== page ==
Keep in mind, having a slow reading speed makes skimming or scanning a reading passage more difficult. The process of quickly skimming through a reading passage for specific keywords or main ideas is a requirement for you to employ successful reading strategies to improve your IELTS reading score. In other words, skimming and scanning are critical skills to ensure you complete all questions in the allotted time frame.
IELTS Reading Strategies
Once you can read and comprehend a passage with a rate of, at least, 220 words per minute, you'll be ready to start implementing our strategies. All too often, students spend too much time reading the passages and not enough time answering the questions. Here is a step by step guide for tackling the reading section.

  1. Step 1: Read questions first

    One of the most common mistakes that candidates make when approaching the reading exam is reading every single word of the passages. Although you can practice for the exam by reading for pleasure, "reading blindly" (reading without any sense of what the questions will ask) will not do you any favors in the exam. Instead, it will hurt your chances for effectively managing your time and getting the best score.

    The main reason to read the questions first is because the type of question may determine what you read in the passage or how you read it. For example, some question types will call for the "skimming" technique, while others may call for the "scanning" technique.

    It is important to answer a set of questions that are of the same question type. You'll need to determine which question type you want to tackle first. A good strategy would be to start with the easier question type and move on to more difficult question types later. The Easiest question types are the ones where you spend less time reading. For example, the Matching Heading question type is an easier one because you only need to find the heading that best describes the main idea of a paragraph. An example of a difficult question type would be Identifying Information. For this question type, you'll need to read each paragraph to find out if each statement is TRUE, FALSE, or NOT GIVEN according to the passage.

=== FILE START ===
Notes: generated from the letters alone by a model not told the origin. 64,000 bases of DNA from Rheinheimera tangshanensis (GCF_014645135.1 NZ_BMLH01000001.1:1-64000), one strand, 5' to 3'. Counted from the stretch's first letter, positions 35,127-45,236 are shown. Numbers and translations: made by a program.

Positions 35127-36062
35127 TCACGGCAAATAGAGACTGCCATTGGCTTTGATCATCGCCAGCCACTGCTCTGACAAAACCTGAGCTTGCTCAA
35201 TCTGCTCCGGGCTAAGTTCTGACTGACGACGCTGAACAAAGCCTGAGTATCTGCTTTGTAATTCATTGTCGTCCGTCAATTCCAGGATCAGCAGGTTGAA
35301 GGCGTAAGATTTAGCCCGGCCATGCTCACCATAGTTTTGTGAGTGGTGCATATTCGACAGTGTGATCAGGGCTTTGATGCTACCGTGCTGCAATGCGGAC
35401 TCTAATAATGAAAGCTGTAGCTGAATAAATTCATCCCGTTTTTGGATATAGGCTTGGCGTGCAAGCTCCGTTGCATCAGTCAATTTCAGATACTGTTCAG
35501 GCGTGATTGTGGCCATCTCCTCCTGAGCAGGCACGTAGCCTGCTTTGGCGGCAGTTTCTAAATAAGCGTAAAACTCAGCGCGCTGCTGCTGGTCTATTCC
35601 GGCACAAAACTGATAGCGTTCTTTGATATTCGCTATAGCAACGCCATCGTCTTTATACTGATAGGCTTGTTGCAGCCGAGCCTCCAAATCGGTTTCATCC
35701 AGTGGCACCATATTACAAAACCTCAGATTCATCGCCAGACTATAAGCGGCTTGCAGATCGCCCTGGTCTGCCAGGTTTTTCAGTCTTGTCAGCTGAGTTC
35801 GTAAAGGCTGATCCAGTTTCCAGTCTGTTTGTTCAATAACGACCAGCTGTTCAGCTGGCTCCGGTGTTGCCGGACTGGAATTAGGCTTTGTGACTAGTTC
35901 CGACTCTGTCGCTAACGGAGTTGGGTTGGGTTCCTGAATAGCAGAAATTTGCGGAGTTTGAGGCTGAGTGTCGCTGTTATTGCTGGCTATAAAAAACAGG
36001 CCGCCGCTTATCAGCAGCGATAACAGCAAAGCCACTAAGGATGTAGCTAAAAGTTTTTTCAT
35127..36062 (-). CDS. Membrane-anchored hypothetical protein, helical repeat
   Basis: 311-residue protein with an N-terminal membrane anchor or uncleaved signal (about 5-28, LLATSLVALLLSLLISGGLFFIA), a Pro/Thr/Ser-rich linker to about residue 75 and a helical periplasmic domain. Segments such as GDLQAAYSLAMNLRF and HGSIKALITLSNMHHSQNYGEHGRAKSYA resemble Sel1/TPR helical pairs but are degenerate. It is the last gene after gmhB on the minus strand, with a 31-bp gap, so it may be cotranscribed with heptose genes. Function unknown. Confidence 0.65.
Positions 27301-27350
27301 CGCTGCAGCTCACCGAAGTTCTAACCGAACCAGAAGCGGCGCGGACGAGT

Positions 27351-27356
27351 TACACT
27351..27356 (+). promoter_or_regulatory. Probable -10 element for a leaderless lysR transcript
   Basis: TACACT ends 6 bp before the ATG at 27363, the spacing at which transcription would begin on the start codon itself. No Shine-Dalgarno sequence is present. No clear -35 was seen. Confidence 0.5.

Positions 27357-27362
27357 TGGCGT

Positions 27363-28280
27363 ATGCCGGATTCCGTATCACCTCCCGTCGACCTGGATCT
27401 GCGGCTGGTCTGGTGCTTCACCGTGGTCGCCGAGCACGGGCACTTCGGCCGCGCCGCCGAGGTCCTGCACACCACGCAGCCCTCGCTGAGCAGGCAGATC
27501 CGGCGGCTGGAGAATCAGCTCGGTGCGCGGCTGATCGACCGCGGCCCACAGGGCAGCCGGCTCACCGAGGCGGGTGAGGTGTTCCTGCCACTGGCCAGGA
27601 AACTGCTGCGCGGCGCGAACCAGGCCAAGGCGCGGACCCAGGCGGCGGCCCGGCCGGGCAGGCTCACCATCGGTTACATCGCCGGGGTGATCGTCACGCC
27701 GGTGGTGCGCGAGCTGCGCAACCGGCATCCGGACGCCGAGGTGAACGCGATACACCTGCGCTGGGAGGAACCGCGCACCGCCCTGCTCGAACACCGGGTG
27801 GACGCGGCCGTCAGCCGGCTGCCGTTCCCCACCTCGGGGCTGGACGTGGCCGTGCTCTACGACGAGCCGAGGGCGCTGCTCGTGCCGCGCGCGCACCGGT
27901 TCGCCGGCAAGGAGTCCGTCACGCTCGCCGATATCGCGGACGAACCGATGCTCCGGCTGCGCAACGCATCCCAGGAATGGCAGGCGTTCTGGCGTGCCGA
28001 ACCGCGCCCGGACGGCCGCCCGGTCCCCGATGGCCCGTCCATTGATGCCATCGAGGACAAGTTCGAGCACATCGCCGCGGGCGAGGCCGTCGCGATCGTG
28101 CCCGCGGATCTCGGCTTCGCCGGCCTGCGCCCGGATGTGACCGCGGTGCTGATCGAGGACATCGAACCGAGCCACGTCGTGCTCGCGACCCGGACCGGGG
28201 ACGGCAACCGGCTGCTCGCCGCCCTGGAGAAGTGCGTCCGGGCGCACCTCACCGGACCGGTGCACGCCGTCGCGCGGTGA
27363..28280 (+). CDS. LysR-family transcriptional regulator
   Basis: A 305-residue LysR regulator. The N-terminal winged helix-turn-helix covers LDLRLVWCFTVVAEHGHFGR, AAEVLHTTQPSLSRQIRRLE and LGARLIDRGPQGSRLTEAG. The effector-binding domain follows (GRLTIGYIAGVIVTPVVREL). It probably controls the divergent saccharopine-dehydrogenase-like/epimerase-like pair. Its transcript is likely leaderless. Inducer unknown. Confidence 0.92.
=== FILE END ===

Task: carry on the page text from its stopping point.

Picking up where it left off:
Here is a table that lists the difficulty levels for each question type. Use this table as a reference when choosing which question type you want to tackle first.

    Difficulty level Question Type
    Easy Sentence Completion
    Short answer
    Medium Matching Features
    Multiple choice
    Matching Headings
    Summary, Table, Flow-Chart Completion
    Difficult Matching Sentence Endings
    Matching Information
    Identifying Information (TRUE/FALSE/NOT GIVEN)
    Identifying Viewer's claims (YES/NO/NOT GIVEN)

  2. Step 2: Read for an objective

    After you've read the questions for the passage, you will be able to read for an objective. What does this mean? For example, if you come across a question that includes the year "1896", you can make a note of when this year comes up in the text, using it to answer the question later on. There are two reading techniques that will help you stay on track with reading for an objective. The first one, skimming, is best defined as reading fast in order to get the "gist", or general idea, or a passage. With this technique, you are not stopping for any unfamiliar words or looking for specific details. The second technique, scanning, is best defined as reading for specific information. With this technique, you are not reading for the overall gist, but rather, specific information. Notice how each of these techniques has a specific objective in mind. This will help you find information more quickly.

  3. Step 3: Take notes

    As you're reading for an objective, you should also be making notes on the margins of the passage, placing stars next to key information, or underlining things that you believe will help you answer the various questions. This will make it easier for you to check back when you are asked certain things in the questions. Choose whichever note-taking system is right for you - just make sure you do it!

  4. Step 4: Answer wisely

    After you've read the questions, read the passage, and have taken any appropriate notes, you you should have located the part of the text where you where you need to read carefully. Then just read carefully and think critically to determine the correct answer.

IELTS Reading Question Types